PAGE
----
Charcoal, referred to as ‘biochar’ when applied in agricultural soils, has been shown to store carbon, retain nutrients and water, increase biological activity, and increase a plant’s ability to absorb nutrients. New research on biochar’s influence on soil carbon stabilization and increase in biological activity present an opportunity for charcoal to become a foundational element of regenerative agriculture, furthering other carbon-based farming practices. This FARMWALK will provide a summary of local and international research, as well as a series of on-farm and forestry production methods for converting woody debris into a resource that can increase crop resiliency in a changing climate.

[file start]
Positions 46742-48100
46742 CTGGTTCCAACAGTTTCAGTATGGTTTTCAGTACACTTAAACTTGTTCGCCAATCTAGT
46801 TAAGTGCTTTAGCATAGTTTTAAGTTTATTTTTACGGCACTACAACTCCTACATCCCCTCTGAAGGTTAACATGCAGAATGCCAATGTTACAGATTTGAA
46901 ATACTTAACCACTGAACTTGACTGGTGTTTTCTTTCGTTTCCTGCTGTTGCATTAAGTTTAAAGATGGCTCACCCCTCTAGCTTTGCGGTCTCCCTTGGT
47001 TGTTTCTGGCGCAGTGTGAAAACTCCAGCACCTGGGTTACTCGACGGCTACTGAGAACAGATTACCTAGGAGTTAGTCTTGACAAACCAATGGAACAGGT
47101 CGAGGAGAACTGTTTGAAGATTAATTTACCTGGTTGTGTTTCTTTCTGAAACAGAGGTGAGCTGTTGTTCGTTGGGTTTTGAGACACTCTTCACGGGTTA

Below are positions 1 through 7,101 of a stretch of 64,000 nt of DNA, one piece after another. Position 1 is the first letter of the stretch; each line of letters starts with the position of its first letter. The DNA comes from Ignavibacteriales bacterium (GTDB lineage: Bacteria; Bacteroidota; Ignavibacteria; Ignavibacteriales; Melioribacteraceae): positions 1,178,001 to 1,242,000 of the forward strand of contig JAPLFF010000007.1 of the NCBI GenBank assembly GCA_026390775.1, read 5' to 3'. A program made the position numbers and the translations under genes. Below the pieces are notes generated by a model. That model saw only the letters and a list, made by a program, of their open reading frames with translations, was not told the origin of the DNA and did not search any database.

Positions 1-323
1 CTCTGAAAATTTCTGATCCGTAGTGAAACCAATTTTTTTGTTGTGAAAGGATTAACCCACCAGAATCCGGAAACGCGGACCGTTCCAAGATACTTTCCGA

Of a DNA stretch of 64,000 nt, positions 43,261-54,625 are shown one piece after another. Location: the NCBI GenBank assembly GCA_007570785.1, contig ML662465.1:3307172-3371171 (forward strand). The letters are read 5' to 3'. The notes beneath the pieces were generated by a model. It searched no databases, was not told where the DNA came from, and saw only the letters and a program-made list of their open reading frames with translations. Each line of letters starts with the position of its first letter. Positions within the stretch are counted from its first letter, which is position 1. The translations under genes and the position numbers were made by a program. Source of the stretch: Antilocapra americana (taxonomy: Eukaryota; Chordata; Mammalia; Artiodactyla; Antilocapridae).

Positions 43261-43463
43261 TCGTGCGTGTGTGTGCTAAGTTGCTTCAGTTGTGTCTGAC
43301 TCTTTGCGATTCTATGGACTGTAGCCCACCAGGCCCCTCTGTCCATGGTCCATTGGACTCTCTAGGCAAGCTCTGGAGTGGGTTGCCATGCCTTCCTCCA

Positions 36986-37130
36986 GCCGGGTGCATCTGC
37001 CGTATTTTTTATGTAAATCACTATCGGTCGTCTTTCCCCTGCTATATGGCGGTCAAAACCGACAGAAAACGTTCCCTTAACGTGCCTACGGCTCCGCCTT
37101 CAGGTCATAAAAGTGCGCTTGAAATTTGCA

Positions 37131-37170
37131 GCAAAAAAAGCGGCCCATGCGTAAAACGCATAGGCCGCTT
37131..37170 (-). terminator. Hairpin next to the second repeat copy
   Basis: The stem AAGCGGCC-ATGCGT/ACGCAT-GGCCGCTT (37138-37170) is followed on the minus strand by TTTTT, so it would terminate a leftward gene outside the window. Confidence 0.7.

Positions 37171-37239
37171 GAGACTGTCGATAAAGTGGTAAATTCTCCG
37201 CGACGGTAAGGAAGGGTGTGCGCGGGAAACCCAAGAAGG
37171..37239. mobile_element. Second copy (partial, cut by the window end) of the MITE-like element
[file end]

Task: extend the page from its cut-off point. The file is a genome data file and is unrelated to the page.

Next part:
This FARMWALK will take place at Finnriver Farm and Cidery in Chimacum, WA with host Kai Hoffman-Krull, the Executive Director of Forage, a research non-profit dedicated to innovative practices in sustainable agriculture. Kai coordinated a 3 year research project on biochar with farms in San Juan County and the University of Washington and University of Montana. He also runs the non-profit’s market garden, selling produce to local restaurants and coops. Kai worked as a manager for the Yale Farm, and currently collaborates with students and faculty at the University of Montana on publishing academic and magazine articles on biochar, soil carbon, nutrient density, and crop resiliency in our age of climate change.